Always start with the top shelf and work your way down: 'The reason we start from the top is that when cleaning the top of shelves, dust can fall and settle on the lower shelves,' explains Delah. ‘If you start with the lower shelves, once you get to the top, your shelves are dirty again.’ 

Larger items like vases and decorative plates will benefit from a wash and rinse in soapy water in the sink. 

4. Got books? Get a duster brush

Library/book storage with couch by Sims Hilditch

Photography/Paul Massey

(Image credit: Sims Hilditch)

There’s no definitive way to clean books because books come with so many different types of covers. You’ll have to use a bit of common sense here: if your book collection predominantly consists of clothbound hardbacks or hardbacks with duster jackets on them (the glossy kind), you can safely dust them with a damp (not wet) microfiber cloth. 

If, on the other hand, all your books are fragile paperbacks, damp cloths are out of the question. You will need to use a combination of techniques here. For a deeper clean, try using your vacuum’s duster brush attachment - or try a micro vacuum. Micro vacuums are small and handheld and come with soft brush attachments. These are much gentler than your car vacuum or upholstery vacuum attachments, which are too powerful and could blow away and damage the other items on your shelf. You could also try this compact Computer Vacuum Cleaner from Amazon, which uses compressed air to remove dust and debris from small spaces. 

If your books are relatively clean, with only a fine layer of dust on top of them, your best cleaning tool will be a duster brush. There are many of them on the market, but we especially like the Keruideng Hand Broom Counter Duster Dusting Brush (available from Amazon). It has soft, dense bristles and a rectangular shape that just makes it perfect for dusting books.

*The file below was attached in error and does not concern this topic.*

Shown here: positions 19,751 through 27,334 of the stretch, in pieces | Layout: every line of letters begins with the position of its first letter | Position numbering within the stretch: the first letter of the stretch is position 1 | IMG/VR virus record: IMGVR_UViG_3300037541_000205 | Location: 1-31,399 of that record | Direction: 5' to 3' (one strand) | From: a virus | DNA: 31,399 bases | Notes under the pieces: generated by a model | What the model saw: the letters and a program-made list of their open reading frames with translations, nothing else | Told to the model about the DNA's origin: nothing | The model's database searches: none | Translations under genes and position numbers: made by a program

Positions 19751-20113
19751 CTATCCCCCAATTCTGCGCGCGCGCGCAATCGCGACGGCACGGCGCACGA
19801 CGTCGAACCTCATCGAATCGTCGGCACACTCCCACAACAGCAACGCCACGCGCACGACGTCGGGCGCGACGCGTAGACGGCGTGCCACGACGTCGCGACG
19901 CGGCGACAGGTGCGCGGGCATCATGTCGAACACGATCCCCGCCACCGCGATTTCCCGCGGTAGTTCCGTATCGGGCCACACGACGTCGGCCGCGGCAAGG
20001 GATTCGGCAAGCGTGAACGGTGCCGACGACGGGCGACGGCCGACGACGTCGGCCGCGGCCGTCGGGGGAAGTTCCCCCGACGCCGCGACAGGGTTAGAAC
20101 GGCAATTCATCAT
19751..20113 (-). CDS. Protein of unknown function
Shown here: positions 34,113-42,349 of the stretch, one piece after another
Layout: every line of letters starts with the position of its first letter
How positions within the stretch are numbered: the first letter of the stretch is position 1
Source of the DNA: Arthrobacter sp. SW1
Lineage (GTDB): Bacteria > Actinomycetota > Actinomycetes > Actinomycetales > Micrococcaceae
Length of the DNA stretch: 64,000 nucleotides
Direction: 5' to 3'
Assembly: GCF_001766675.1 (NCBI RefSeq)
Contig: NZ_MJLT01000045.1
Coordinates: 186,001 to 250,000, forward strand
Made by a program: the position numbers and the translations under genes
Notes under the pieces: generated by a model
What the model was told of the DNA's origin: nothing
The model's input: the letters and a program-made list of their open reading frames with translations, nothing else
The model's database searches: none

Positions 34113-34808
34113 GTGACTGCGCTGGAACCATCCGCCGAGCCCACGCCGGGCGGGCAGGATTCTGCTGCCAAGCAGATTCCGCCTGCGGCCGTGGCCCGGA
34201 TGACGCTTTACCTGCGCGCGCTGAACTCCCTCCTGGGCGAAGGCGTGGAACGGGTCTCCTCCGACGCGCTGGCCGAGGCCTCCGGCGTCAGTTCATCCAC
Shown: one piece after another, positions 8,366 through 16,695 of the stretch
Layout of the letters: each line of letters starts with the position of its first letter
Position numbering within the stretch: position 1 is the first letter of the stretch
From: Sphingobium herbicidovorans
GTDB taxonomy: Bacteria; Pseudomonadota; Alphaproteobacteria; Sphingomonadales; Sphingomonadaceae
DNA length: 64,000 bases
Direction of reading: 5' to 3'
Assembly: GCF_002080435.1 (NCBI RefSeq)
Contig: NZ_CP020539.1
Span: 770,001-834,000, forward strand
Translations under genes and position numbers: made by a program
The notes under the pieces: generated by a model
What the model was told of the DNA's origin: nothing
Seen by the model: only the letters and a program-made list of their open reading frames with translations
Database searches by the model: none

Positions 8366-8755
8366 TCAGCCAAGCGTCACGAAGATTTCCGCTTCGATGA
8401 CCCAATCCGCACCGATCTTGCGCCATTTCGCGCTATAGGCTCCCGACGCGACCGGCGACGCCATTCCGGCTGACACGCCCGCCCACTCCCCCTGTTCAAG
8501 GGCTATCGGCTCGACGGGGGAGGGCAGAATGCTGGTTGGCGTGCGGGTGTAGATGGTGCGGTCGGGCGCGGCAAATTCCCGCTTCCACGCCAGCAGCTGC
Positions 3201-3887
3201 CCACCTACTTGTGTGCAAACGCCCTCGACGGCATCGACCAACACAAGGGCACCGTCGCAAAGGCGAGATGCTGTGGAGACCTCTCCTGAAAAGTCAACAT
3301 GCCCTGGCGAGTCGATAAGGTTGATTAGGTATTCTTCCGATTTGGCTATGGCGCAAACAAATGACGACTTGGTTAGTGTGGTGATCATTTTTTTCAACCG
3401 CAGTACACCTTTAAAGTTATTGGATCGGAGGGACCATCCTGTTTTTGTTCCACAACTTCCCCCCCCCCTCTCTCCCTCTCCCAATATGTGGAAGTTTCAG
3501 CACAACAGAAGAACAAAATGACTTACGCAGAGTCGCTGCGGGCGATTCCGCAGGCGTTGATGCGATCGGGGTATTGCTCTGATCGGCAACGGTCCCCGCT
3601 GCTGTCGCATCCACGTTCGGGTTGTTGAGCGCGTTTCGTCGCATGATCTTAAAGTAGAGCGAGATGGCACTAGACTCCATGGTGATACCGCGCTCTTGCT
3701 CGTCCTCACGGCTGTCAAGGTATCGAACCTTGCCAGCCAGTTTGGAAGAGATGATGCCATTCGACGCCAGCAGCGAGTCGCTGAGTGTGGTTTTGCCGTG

Dusting your book collection regularly pays off in the long run. The longer you leave between dusting, the more the dust packs into the spines and on top of the pages, making it much more difficult to get off.   

Top tip: If you have frail, vintage books on your shelf – with covers that are not securely attached – avoid damp cloths. Gently pick up the book, dust it off with a dry cloth, then put it in a protective plastic sleeve. Or keep vintage books in a bookcase with a glass compartment. Wipes, vinegar, and cleaning sprays should never be used on books. 

5. Avoid sprays and chemicals

Shelves filled with blue and white ceramics

(Image credit: Future / Kasia Fiszer)

Don’t be tempted to spray the stuff on your shelf with all-purpose cleaners or vinegar. Especially if you have vintage ornaments that are made from natural materials and/or are hand-painted, you want to avoid any harsh detergents and vinegar, which can discolor and damage materials ranging from untreated wood to marble. 

Cleaning wipes are also not recommended, as they can be too strong for delicate items. A mild natural soap and warm water solution is the only safe cleaning agent for shelves full of books and ornaments.  

Ideally, you should dust open shelves once a week. If that’s not realistic, every other week should do it. If you start leaving longer between dusting sessions, you will find yourself battling the dreaded grime.  

Anna K. Cottrell is now a freelance writer, having previously been a Content Editor for Future's homes titles. She writes about interior design, property, and gardening. On H&G, she specialized in writing about property – buying, selling, renting – sustainability and eco issues.